Excerpt from The Lady's Guide to Petticoats and Piracy by Mackenzi Lee, plus links to reviews, author biography & more

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The Lady's Guide to Petticoats and Piracy

by Mackenzi Lee

The Lady's Guide to Petticoats and Piracy by Mackenzi Lee X
The Lady's Guide to Petticoats and Piracy by Mackenzi Lee
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  • First Published:
    Oct 2018, 464 pages
    Paperback:
    May 2020, 480 pages

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"You are?" he asks.

You are? I ask myself at the same time I hear myself saying, "Yes. I'm leaving tomorrow."

"Tomorrow?"

"Yes, tomorrow." Another revelation to myself—I have no plans to go to London. It sprang from me, a spontaneous and fictitious excuse crafted entirely from panic. But he's still on his knee, so I push on with it. "I have to see my brother there; he has ..." I pause too long for my next word to be anything but a lie, then say, "Syphilis." It's the first thing that comes to mind when I think of Monty.

"Oh. Oh dear." Callum, to his credit, seems to be making a true effort to understand my nonsensical ramblings.

"Well, no, not syphilis," I say. "But he's having terrible spells of ... boredom ... and asked me to come and ... read to him. And I'm going to be petitioning the hospital for admission again in the spring when they bring in new attending physicians, and that will take all my attention."

"Well, if we married, you wouldn't have to worry about that."

"Worry about what?" I ask. "Planning a wedding?"

"No." He picks himself up off his bended knee and sinks back into his chair with far more slump to his shoulders than before. "About schooling."

"I want to worry about that," I reply, the back of my neck prickling. "I'm going to get a license and become a physician."

"But that will ..." He stops, teeth pressing so hard into his bottom lip it mottles white.

I fold my arms. "That will what?"

"You're not serious about that, are you?"

"If I wasn't serious, I wouldn't have been able to sew you up just now."

"I know—"

"You'd still be bleeding out over your washbasin."

"I know that, and that was ... You did a wonderful job." He reaches out, like he might pat my hand, but I pull it off the table, for I am not a dog and therefore need no patting. "But we all have silly things that we ... we want ... dreams, you know ... and then one day you ..." He scoops at the air with a hand, like he's trying to conjure appropriate phraseology between us rather than be forced to say what he means. "For example, when I was a boy, I wanted to train tigers for the Tower menagerie in London."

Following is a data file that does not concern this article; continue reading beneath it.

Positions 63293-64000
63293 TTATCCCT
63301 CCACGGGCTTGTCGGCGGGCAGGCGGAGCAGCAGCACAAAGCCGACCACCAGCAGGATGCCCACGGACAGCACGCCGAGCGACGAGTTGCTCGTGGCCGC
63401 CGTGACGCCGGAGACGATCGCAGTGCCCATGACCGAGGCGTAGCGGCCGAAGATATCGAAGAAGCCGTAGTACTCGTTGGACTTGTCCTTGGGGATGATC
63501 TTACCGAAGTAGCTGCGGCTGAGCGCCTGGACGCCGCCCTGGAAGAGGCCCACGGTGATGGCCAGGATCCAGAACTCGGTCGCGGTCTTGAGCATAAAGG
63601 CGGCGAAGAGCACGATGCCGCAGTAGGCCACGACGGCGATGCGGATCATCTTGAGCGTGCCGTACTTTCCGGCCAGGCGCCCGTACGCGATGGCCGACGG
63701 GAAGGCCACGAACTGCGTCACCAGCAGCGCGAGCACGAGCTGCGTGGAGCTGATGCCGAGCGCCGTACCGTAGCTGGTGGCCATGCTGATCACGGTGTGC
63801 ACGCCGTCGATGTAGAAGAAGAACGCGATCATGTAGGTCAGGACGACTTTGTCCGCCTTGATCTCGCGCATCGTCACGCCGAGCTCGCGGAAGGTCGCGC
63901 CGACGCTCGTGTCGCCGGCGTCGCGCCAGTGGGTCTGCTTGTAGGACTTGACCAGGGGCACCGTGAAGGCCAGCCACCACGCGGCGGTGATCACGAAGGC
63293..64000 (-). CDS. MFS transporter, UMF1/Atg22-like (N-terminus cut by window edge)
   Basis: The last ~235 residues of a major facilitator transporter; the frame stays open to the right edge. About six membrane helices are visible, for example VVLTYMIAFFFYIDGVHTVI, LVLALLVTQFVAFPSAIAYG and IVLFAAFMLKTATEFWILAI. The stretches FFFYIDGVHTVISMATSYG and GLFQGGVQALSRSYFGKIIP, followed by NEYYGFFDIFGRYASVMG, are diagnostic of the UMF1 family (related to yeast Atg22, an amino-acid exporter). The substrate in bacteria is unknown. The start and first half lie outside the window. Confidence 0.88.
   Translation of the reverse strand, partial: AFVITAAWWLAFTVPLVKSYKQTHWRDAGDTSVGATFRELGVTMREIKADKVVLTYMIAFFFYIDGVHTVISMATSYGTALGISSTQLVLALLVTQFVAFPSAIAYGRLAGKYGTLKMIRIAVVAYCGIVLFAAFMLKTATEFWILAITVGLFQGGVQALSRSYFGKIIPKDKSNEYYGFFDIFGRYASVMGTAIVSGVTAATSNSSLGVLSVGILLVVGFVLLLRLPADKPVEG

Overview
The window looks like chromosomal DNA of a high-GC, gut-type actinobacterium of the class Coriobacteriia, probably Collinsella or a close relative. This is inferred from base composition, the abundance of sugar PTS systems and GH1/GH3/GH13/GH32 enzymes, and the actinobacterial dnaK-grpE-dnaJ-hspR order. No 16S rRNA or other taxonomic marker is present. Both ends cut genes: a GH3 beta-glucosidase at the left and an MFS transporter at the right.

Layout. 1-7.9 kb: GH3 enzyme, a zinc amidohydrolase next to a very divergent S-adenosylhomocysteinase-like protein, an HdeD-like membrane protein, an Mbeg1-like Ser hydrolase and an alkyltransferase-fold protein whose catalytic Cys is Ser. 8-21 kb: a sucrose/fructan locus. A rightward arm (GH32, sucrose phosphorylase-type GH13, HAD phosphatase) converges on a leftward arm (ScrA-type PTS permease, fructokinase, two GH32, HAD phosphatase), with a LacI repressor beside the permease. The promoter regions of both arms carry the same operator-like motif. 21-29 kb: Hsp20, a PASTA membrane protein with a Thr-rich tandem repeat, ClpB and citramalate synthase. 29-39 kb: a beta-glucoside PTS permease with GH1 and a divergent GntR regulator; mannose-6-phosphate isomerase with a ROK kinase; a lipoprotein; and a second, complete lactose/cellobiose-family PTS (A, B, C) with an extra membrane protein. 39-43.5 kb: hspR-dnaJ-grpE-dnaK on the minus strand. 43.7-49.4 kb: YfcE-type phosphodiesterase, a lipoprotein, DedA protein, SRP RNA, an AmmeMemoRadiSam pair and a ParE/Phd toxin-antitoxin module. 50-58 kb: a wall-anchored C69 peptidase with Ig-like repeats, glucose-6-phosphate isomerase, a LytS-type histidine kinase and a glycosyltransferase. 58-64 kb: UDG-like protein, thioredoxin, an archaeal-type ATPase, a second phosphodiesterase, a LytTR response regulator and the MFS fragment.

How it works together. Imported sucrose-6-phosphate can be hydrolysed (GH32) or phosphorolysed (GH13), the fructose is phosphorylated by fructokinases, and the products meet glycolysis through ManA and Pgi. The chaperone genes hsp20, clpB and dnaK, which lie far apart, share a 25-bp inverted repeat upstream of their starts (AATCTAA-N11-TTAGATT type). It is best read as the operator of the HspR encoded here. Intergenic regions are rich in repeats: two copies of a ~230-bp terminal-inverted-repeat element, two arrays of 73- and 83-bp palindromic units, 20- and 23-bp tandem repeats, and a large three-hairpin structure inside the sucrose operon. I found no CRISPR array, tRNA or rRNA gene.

"So train tigers," I reply flatly.

He laughs, a small, nervous trill. "Well, I don't want to anymore, because I have the shop, and I have a house here. What I meant is, we all have silly things we lose interest in because we want something real, like a house and a shop and a spouse and children. Not—not today," he stammers, for I must look petrified, "but someday."

A different sort of dread begins to distill inside me now, strong and bitter as whiskey. Silly little things. That's all he thought my grand ambitions ever were. All this time, all these chats over scones, all his intense listening to me explain how, if the head were to be sawed off a corpse, one could trace paths of the twelve nerves connecting to the brain all the way through the body. One of the few who had not told me to give up, even when I had nearly told myself to, when I had written to surgeon after surgeon in the city, begging for teaching and received only rejections. I hadn't even been granted a single a meeting once they discovered I was a woman. All the while we had been together he'd been wondering when it was that I'd give up on this passing fancy, like it was a fashion trend that would disappear from shop windows by the end of the summer.

"I'm not training tigers," I say. "It's medicine. I want to be a doctor."

"I know."

"They're not even comparable! There are doctors all over this city. No one would say it was silly or impossible if I was a man. You couldn't train tigers because you're just a baker from Scotland, but I have actual skills." His face falls before I register what I've said, and I try to back step. "Not that you ... sorry, I didn't mean that."

Excerpted from The Lady's Guide to Petticoats and Piracy by Mackenzi Lee. Copyright © 2018 by Mackenzi Lee. Excerpted by permission of Katherine Tegan Books. All rights reserved. No part of this excerpt may be reproduced or reprinted without permission in writing from the publisher.

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